Behaviour change techniques

A BCT is defined as an observable and replicable component designed to change behaviour. It is the smallest component compatible with retaining the postulated active ingredients and can be used alone or in combination with other BCTs. To enable interventions to be evaluated and effective interventions (i.e. those which bring about the desired change in the target behaviour or behaviours) to be implemented, a BCT should be well specified. BCTs are descriptors and vary in the extent to which they have been empirically investigated and the extent to which they bring about the desired change to behaviour(s) in different situations. BCT definitions used for coding have to be practical, non-overlapping and useful in the reliable reporting of interventions.

Specification of interventions according to component BCTs is beneficial for conducting primary research, implementing effective interventions and for conducting evidence syntheses. A comprehensive list of BCTs facilitates primary research, as intervention developers can draw on a wider range of BCTs than is likely to be considered without such a list. Specification of intervention and control conditions using BCTs can increase accurate replication of interventions found to be efficacious in RCTs. BCT methodology is also useful in assessing the fidelity of implementation of interventions. For systematic reviewers, BCTs provide a reliable method for extracting and coding information about intervention content. Reviewers can identify and synthesise discrete, replicable, potentially active ingredients associated with efficacy and multivariate statistical analysis can then be used to identify BCTs and BCT combinations associated with efficacy. By linking BCTs with theories of behaviour change, researchers and reviewers can investigate possible effect modifiers and/or mechanisms of action. There are some intervention components that can be thought of as ‘modifier BCTs’ in that they add value to BCTs but do not in themselves change behaviour, for example, tailoring, giving choice and homework tasks. Specifying intervention content with this degree of precision helps to maximise scientific as well as practical benefits of research investment into the development and evaluation of complex interventions.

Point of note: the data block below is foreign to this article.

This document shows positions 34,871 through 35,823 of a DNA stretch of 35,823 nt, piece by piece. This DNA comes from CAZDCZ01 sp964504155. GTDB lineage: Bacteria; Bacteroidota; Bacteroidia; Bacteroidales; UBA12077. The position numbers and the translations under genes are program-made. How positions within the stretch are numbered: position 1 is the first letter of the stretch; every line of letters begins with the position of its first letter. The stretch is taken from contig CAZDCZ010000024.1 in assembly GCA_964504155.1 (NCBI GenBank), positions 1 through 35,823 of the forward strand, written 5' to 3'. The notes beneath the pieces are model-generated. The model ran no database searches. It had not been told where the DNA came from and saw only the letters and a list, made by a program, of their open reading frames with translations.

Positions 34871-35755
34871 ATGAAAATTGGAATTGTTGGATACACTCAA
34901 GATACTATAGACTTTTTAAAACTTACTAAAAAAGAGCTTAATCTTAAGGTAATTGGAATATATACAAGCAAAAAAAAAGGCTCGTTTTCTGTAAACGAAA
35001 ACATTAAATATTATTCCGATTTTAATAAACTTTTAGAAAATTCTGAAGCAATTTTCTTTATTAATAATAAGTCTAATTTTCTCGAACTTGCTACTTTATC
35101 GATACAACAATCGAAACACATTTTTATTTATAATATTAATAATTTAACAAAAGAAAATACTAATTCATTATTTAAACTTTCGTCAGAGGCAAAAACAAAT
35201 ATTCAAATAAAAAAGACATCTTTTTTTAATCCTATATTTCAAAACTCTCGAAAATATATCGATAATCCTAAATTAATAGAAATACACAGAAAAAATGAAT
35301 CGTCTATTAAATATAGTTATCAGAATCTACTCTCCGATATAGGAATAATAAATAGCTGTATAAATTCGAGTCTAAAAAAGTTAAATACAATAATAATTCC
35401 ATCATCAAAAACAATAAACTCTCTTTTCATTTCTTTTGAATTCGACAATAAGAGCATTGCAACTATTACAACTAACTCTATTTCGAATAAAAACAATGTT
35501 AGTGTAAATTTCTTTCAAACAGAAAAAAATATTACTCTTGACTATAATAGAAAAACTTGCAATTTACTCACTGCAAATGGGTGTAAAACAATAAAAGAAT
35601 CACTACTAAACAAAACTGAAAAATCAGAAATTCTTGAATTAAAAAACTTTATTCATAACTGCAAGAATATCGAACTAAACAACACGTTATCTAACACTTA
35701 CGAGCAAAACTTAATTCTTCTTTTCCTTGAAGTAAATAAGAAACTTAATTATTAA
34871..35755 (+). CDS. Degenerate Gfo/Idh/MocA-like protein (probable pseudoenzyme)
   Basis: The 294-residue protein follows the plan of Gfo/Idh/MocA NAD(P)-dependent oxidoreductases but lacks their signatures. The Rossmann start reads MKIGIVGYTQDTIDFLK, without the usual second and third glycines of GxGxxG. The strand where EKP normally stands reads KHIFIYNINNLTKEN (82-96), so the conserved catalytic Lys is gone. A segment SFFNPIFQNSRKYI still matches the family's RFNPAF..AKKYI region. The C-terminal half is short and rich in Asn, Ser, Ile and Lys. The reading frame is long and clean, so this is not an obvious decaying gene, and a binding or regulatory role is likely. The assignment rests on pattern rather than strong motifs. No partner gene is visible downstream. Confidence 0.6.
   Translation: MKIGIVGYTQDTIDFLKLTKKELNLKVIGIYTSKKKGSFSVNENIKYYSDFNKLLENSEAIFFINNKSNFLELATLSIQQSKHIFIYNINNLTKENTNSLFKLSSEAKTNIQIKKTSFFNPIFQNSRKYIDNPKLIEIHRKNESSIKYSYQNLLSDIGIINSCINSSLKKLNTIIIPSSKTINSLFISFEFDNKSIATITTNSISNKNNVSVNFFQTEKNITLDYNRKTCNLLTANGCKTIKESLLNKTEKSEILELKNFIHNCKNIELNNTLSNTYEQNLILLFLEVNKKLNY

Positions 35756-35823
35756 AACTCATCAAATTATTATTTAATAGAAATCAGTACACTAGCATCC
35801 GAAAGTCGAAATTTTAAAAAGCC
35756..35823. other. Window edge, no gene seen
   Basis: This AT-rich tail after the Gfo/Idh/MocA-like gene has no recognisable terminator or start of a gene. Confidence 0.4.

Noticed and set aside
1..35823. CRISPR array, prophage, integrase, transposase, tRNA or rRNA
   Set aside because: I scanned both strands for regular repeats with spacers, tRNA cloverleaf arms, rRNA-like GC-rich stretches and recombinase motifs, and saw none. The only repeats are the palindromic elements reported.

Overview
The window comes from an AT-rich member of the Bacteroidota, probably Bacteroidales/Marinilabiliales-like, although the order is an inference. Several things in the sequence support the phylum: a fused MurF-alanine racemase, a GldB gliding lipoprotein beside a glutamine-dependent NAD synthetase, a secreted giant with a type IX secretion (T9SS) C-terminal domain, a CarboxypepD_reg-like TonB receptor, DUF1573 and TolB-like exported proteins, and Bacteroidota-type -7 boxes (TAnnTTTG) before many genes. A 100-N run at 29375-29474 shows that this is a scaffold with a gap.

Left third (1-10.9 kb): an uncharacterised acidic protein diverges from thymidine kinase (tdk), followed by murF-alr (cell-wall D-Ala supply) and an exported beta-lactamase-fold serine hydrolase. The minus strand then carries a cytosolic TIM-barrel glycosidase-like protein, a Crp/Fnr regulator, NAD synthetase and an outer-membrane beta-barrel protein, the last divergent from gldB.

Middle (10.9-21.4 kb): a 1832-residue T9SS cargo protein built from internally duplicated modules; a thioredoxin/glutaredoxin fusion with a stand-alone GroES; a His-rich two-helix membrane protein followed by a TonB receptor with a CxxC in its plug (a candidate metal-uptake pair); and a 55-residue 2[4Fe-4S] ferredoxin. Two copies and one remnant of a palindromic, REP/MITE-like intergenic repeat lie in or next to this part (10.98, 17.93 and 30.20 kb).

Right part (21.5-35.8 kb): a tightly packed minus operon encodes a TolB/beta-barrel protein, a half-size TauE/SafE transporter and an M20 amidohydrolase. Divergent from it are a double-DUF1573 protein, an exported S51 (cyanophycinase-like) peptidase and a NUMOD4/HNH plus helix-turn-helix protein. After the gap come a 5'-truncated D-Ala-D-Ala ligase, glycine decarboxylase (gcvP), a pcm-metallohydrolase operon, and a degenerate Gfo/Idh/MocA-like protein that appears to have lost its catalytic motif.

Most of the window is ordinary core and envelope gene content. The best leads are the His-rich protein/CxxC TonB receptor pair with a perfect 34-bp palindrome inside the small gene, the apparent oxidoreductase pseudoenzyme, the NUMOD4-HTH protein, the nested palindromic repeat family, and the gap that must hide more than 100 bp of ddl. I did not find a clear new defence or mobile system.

Behaviour change technique taxonomies

To provide a more rigorous methodology for characterising intervention content, methods have been developed for specifying the potentially active ingredients in terms of BCTs.1820 Abraham and Michie’s20 taxonomy of 22 BCTs and four BCT packages observed in BCIs was demonstrated to have good intercoder reliability (i.e. the extent to which coders agreed on the presence/absence of BCTs) among the taxonomy developers and trained coders across 221 intervention descriptions in papers and manuals. This, and subsequent taxonomies developed for specific behavioural domains, have been widely used internationally to report interventions, synthesise evidence2124 and design interventions.25,26 BCT taxonomies have been developed in relation to smoking,27 physical activity and healthy eating,28 excessive alcohol use29 and condom use.30 Taxonomies of BCTs have also been used to assess the extent to which published reports reflect intervention protocols12 and to assess fidelity of delivery.31 They have enabled the specification of professional competences for delivering BCTs32,33 and as a basis for a national training programme.34,35 Guidance has also been developed for incorporating BCTs in text-based interventions.36